With the first Ryzen models launched in 2017, AMD has brought a new excitement to the hardware world, surpassing the core configuration that Intel hasn’t been able to go beyond 4/8 in many years. With the Zen 2 architecture, the end-user segment is introduced to Intel’s workstations with a 16-core and 32-core model, but the company will apparently wait for a while to mature.
In an interview with Mark Papermaster, AMD sees no obstacles to the number of cores. Nevertheless, Papermaster pointed out that it would take some time for the balance between the two to take advantage of the added cores, noting that the software wing must mature. This seems to be the case at least on Zen 3.
He also said that frequency increases are not as important as they once were, emphasizing the need to bring performance improvement in a more effective way. Accordingly, increases in the number of cores and I / O bandwidth are seen as key points.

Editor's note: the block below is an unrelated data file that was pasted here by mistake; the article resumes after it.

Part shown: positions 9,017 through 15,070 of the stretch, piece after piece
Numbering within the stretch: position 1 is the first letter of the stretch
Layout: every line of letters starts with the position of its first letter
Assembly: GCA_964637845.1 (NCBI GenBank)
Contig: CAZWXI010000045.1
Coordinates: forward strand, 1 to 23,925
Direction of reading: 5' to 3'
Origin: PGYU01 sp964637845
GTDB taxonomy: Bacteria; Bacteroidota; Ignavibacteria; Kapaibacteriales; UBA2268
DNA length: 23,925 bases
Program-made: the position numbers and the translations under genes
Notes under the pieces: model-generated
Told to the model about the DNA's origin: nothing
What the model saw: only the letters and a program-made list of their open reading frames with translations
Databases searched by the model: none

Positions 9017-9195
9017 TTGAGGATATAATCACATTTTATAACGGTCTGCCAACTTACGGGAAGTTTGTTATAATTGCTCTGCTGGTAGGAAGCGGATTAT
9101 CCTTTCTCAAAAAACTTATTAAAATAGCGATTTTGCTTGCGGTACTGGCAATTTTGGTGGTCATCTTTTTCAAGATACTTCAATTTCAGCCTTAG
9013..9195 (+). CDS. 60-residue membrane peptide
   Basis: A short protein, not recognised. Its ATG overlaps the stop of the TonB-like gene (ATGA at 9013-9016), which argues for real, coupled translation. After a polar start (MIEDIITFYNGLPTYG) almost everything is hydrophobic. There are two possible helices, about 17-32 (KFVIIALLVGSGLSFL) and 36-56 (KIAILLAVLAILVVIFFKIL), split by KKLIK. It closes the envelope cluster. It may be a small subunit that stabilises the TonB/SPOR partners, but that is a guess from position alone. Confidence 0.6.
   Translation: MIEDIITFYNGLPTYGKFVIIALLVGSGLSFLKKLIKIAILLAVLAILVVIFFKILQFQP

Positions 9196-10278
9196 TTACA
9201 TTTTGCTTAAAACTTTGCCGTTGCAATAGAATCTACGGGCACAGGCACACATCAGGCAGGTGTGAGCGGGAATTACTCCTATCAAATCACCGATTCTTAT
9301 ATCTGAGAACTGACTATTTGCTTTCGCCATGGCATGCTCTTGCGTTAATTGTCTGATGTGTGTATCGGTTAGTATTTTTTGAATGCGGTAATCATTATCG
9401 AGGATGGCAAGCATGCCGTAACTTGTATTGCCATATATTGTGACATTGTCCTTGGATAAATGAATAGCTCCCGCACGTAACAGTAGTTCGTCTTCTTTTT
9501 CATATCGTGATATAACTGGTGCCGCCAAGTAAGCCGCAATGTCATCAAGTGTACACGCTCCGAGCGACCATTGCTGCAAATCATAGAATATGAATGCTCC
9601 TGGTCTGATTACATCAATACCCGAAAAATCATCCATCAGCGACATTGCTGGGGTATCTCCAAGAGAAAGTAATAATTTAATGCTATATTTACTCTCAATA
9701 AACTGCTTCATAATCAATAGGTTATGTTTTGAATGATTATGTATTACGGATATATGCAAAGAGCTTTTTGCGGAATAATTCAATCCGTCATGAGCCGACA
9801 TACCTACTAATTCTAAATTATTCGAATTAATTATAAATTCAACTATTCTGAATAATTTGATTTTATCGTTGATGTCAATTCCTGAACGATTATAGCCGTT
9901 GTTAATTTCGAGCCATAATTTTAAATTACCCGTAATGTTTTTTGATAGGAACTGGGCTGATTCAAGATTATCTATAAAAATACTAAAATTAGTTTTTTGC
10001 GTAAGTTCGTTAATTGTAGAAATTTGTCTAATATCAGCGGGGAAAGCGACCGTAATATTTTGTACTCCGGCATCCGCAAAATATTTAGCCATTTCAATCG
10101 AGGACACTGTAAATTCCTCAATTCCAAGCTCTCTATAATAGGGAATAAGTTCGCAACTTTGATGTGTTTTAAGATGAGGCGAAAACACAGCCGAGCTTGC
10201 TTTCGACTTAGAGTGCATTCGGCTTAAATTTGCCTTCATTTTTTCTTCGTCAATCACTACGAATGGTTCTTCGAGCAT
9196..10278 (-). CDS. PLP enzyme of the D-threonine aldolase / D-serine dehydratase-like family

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Finally, Papermaster answered the question of 4 monitors per core, which has been circulating in the hardware world for some time, reminding that some users are already using their CPUs with SMT closed . The same software world as well as the increase in the number of cores to use the software more theme yet seems to have a bit more time for SMT 4 due to the minority.